The third is the solar heat gain coefficient. This SHGC number, which ranges between 0 and 1, measures the solar radiation admitted through a window.
Lower numbers indicate less transmission of solar heat and save cooling energy in hot climates.
The best bet: look for ratings by Energy Star and the NFRC. All Energy Star windows carry an NFRC certification label rating U-factor and solar heat gain.
No single energy-rating program covers all windows. But you should be able to find different styles and sizes with an Energy Star label, including single and double-hung, casement, slider and fixed windows. Frame materials include wood, vinyl, aluminum and fiberglass.
After all the research, an energy-saving window has to become part of a wall. It's easy on new construction where openings can be tailored to fit. It's trickier on existing buildings, and gives rise to two main problems.
One is downsizing -- packing out your old opening to fit a smaller replacement.
This often creates strange looking trim details, aside from decreasing your light and view. The other is shoddy workmanship -- often occurring when a window sales company farms out installation to contractors you never meet, much less check -- until it's too late.
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Is it time for window replacement?
If a window simply shows signs of wear and tear or exposure such as cracked paint but operates normally, then it's likely time to refinish it. However, below are some clear signs that replacing windows is a priority:
1. Fog or moisture between the glass panes. If the seal between glass panes is broken, cold air and water can leak into the window. Moisture or fog in between the panes is a good indicator that the seal is broken.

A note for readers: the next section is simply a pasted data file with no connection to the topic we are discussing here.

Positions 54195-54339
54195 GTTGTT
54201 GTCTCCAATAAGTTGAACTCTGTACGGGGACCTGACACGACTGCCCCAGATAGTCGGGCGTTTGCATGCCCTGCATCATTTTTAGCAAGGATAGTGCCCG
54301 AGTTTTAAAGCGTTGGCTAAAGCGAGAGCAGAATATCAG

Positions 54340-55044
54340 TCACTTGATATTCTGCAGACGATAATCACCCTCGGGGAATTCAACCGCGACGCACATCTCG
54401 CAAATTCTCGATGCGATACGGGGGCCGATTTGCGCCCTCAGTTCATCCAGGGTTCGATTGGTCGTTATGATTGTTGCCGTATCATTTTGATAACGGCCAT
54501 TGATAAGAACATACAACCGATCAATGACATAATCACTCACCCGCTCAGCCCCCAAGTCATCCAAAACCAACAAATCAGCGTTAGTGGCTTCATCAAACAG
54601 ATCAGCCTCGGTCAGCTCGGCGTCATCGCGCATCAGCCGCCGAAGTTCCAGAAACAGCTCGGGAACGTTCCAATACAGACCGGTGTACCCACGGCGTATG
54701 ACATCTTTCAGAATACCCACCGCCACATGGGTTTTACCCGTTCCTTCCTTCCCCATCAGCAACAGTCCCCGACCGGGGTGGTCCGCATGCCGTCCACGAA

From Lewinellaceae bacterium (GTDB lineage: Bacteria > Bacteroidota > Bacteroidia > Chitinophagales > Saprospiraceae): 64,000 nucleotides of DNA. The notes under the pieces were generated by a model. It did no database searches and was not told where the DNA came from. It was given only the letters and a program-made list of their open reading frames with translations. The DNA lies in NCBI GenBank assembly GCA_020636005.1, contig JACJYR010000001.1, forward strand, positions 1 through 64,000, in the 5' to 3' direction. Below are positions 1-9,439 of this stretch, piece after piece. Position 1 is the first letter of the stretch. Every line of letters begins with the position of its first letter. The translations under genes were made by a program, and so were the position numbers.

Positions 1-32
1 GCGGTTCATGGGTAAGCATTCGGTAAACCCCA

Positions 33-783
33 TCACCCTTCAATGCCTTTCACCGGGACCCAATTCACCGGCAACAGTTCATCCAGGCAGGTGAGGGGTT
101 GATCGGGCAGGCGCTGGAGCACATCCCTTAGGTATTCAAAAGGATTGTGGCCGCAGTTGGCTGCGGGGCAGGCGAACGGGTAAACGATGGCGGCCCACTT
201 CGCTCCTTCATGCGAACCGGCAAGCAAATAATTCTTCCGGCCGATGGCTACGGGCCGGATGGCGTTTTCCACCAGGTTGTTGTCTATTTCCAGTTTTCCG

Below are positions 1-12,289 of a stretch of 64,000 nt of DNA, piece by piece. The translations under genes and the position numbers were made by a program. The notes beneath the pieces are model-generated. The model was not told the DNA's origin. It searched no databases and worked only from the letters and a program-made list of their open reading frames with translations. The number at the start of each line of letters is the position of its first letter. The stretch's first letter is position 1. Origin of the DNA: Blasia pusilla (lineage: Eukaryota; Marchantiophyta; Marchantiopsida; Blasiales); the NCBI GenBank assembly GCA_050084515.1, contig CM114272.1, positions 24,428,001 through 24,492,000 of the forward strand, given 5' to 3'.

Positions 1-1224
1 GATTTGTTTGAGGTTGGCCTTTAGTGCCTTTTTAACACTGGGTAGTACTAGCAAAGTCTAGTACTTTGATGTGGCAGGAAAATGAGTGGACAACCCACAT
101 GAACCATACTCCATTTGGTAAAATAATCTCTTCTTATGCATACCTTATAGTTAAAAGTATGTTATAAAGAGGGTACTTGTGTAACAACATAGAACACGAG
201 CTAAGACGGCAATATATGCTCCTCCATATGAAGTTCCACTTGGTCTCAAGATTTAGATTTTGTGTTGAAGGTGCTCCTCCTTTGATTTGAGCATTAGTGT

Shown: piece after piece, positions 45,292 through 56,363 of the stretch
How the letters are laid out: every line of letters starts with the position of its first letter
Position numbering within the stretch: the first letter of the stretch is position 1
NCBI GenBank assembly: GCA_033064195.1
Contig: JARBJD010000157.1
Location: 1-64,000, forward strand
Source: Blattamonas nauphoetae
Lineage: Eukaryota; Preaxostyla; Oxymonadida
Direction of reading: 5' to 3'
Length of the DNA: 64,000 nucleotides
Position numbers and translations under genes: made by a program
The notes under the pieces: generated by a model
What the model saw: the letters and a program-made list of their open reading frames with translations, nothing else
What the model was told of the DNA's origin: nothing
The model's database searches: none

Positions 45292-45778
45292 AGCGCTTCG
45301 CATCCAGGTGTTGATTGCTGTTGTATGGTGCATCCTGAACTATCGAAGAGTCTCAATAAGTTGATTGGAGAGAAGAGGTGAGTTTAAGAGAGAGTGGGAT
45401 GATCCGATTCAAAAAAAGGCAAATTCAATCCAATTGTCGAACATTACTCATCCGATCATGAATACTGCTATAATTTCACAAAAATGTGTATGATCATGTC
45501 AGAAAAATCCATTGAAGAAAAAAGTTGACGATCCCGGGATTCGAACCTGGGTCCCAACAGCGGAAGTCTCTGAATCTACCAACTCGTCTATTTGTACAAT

2. Moisture or condensation. Windows that let in moisture can lead to more severe problems such as mold growth. Look out for condensation on the window or standing pools of water on the windowsill.
3. Wood decay. Windows without protected wood can decay and rot if they are exposed to harsh elements or if a home has termites. Signs that wood may be decaying include soft wood that breaks away easily in irregular pieces or wood that has moisture in it.
4. Problems opening or closing. In older homes, wood windows may have been painted over numerous times or may have become severely warped due to age and weather conditions. A window that doesn't open and close easily is more than just annoying; it's a safety issue and a sign that it's time for a replacement.
5. Drafts. There are many tests to determine if a window is drafty, such as placing a lighted candle next to the window to see if the flame moves. If it does, you have a draft and your energy bills are paying the price.
6. Excess noise. Typically, older single-pane windows don't block as much noise as new double-pane windows. If you can hear your neighbors chatting across the street as they are getting their mail, it's probably time to upgrade your windows.
Source: Jeld-Wen Windows & DoorsCopyright © 2014, Los Angeles Times